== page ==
6 Oversights to Avoid with Practice Startups

6 Oversights To Avoid With Practice Startups

By: Keith W. Gruebele

Even the most organized and motivated dentists can make simple missteps to complicate opening a new practice, with all the different factors it can sometimes be easy to make an oversight.

Opening your own dental office is no simple task. Coordinating with different parties and managing the moving parts can often make for a headache. Avoid making these possible oversights and ensure your practice gets off on the right foot to start paving your way to success.

1. Not Planning Properly

Whether you’re an established professional or new graduate, opening your own practice is a big undertaking. Lawyers, landlords and vendors are just a few of the many parties you’ll work with along the way, so take your time and know what steps to take. A detailed business plan can go a long way in mapping out those steps, identifying goals and staying on track to achieve them.

2. Hiring the Wrong People

Hiring can be an incredibly tough part of starting a practice. Employees are the front line to patients and are key for both short- and long-term success. Between recruiting, onboarding and training, if a new hire doesn’t work out, it can cost a practice valuable time and money.

3. Waiting too Long to Secure Financing

Opening your own office is expensive; so dentists may have to work closely with a lender to acquire the financing they’ll need. Oftentimes, real estate opportunities happen quickly, and if you don’t act fast, you risk losing it. Keep in mind that various lenders offer different terms, work in different time frames and serve different audiences, so if you do need to work with a lender examine your options and choose one who is the right fit for your needs.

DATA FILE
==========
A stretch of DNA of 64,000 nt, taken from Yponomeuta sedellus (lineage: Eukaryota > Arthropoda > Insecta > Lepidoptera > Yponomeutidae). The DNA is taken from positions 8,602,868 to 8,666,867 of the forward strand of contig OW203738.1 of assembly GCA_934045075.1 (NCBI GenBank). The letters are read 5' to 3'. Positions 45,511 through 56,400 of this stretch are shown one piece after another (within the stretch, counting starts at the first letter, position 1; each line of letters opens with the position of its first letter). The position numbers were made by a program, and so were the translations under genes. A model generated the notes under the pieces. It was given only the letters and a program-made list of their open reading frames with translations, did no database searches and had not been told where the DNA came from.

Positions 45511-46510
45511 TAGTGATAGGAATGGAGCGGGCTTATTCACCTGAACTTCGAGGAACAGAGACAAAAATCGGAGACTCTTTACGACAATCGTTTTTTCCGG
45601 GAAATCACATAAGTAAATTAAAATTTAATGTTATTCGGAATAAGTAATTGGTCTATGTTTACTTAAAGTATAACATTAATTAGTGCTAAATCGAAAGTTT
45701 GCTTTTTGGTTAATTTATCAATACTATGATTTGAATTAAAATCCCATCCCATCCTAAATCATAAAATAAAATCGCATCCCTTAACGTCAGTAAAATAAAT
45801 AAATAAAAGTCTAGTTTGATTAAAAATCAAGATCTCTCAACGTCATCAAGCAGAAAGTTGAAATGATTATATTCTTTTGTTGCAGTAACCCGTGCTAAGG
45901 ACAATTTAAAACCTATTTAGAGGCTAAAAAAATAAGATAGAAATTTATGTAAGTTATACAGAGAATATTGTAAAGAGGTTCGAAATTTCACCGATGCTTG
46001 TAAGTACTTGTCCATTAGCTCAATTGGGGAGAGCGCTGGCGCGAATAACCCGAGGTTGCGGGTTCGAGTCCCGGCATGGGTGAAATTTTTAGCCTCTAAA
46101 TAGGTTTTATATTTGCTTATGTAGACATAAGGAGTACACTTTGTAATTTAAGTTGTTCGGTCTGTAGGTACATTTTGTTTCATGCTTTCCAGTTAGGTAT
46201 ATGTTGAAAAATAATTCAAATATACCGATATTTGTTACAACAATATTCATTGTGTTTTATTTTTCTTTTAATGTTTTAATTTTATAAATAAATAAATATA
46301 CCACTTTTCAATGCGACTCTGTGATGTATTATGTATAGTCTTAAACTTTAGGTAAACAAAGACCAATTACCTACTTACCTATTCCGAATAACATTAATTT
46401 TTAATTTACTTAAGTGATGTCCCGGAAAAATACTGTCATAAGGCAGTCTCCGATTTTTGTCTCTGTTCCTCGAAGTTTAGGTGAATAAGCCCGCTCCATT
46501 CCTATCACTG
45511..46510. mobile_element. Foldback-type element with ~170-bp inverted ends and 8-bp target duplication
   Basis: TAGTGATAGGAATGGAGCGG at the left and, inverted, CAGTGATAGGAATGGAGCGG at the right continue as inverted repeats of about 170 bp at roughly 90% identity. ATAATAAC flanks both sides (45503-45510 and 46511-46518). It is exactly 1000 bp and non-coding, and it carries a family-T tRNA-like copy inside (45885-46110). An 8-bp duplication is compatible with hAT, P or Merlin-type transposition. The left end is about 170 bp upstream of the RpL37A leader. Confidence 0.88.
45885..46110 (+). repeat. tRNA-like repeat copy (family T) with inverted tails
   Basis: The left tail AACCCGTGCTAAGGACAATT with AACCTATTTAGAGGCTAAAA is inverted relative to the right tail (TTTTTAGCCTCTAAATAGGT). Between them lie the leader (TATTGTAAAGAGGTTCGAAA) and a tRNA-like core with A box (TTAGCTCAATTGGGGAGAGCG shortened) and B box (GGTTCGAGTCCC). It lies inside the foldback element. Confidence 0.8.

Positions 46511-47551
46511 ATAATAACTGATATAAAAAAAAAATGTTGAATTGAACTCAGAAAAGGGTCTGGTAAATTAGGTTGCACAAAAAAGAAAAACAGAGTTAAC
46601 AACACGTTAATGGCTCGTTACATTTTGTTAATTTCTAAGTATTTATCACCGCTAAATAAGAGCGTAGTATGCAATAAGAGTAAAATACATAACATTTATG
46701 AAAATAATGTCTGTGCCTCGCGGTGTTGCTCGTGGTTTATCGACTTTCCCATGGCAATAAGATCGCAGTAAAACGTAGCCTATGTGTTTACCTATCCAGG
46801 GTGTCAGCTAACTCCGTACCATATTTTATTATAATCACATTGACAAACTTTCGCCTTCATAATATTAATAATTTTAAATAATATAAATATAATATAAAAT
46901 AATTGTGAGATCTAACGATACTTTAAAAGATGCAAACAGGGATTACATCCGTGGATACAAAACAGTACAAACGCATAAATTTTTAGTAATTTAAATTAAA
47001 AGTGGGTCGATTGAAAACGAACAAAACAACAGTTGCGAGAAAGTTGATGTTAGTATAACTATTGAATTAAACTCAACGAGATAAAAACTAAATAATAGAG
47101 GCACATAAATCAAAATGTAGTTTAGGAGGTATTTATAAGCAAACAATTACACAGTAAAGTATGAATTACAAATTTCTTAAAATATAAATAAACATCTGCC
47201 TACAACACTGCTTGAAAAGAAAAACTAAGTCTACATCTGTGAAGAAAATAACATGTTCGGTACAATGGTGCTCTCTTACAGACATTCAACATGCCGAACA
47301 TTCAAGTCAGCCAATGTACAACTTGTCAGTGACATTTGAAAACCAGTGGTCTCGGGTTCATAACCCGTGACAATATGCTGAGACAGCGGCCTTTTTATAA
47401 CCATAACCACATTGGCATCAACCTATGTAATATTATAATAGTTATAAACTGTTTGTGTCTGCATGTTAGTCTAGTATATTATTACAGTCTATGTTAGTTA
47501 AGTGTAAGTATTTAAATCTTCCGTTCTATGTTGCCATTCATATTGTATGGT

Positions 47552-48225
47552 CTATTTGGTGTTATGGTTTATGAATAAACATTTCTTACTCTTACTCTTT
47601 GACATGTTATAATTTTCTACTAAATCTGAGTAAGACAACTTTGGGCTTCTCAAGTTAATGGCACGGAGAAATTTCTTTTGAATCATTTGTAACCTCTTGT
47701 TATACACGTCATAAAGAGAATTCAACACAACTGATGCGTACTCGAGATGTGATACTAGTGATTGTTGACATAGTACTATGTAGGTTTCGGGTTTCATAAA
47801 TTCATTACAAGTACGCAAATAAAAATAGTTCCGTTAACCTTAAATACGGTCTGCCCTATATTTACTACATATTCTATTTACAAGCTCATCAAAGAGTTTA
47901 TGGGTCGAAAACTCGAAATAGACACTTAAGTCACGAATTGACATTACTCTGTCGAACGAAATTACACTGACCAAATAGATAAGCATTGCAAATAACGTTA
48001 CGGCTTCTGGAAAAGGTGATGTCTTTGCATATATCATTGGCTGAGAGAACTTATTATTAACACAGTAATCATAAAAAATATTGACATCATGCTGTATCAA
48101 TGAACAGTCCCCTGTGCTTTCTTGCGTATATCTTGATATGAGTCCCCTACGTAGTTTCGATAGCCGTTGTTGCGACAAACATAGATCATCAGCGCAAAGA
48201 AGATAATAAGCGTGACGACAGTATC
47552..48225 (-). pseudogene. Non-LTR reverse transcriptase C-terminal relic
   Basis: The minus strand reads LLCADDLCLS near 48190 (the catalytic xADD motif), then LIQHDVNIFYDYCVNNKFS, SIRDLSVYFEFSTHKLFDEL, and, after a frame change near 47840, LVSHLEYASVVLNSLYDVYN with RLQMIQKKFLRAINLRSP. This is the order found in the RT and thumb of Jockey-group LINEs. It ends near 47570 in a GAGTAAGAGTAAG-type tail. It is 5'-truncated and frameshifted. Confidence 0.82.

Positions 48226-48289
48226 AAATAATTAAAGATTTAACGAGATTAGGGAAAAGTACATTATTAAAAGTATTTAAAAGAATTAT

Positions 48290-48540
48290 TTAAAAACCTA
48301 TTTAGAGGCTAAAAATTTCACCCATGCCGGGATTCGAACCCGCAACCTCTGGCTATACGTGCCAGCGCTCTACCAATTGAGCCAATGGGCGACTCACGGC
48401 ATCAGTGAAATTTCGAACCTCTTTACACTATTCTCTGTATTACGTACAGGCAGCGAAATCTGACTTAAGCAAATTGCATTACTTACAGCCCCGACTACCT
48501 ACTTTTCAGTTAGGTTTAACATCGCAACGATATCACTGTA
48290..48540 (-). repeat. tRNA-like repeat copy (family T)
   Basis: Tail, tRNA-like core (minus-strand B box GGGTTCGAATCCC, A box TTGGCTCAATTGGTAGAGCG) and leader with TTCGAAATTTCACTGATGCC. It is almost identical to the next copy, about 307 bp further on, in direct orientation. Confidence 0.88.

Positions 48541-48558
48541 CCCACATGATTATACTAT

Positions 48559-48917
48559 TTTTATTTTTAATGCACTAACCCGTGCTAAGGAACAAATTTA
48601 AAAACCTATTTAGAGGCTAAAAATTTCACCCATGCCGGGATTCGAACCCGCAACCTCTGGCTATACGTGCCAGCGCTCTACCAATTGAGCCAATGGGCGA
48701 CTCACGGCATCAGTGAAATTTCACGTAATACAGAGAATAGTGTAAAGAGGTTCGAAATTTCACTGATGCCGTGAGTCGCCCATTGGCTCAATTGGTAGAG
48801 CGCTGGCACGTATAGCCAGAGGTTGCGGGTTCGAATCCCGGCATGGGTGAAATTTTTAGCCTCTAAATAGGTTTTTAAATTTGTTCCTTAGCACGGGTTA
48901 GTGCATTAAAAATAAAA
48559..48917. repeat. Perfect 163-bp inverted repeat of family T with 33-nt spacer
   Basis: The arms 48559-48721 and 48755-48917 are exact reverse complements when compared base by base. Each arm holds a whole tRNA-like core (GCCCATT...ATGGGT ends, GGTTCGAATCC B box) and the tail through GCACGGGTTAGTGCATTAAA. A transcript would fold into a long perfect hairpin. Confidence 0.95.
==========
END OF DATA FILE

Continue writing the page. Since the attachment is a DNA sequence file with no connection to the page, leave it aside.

4. Underestimating Marketing

If you plan to stand out from the competition, build awareness of your practice, and acquire new patients, marketing can be a solution. From digital advertising (like targeted Google and Facebook ads) to local PR (like alerting your local news outlets about your new office) and from email marketing to hosting an open house, these allow opportunities for brand awareness. It can be a good idea to set aside funds and time to help market your practice.

5. Picking the Wrong Location

If an office space is the right price, but the wrong location, you could be setting yourself for a challenge. Consider researching the local demographics, looking into population, growth rates, how many dentists are in the area, and the average household income to find an optimal location for your unique practice.

6. Not Prioritizing Billing

From the day you open your doors, actually getting paid is a key factor to ongoing success. Be sure that your employees understand the proper billing and collections procedures so cash always flows through your practice. Consider offering alternative payment options, allowing patients an easier way to pay on time and in full.

When it’s all said and done, every practice startup is different and their circumstances should be treated differently. Take into account all the factors that come along with the startup process and avoid any oversights to steer yourself towards success. 


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